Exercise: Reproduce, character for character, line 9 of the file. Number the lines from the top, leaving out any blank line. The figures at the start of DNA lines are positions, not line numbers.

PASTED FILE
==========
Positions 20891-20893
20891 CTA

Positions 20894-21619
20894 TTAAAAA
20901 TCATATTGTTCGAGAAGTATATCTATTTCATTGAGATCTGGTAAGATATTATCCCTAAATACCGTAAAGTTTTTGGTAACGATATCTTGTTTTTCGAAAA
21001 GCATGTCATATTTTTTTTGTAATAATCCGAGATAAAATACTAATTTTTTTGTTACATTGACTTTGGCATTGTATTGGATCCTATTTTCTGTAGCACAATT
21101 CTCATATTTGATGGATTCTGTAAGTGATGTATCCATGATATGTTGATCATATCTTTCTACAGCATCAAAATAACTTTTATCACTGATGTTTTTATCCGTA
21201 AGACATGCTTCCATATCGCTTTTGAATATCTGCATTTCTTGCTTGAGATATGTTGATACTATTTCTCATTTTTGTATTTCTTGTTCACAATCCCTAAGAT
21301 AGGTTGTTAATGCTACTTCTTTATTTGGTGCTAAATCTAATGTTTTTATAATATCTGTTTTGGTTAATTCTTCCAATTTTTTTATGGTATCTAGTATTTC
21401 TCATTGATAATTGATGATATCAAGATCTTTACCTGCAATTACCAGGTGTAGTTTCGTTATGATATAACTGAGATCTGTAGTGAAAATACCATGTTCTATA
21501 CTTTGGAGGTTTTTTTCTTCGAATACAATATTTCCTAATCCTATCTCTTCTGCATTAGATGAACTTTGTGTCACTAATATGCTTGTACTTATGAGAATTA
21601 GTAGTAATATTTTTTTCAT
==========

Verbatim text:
21301 AGGTTGTTAATGCTACTTCTTTATTTGGTGCTAAATCTAATGTTTTTATAATATCTGTTTTGGTTAATTCTTCCAATTTTTTTATGGTATCTAGTATTTC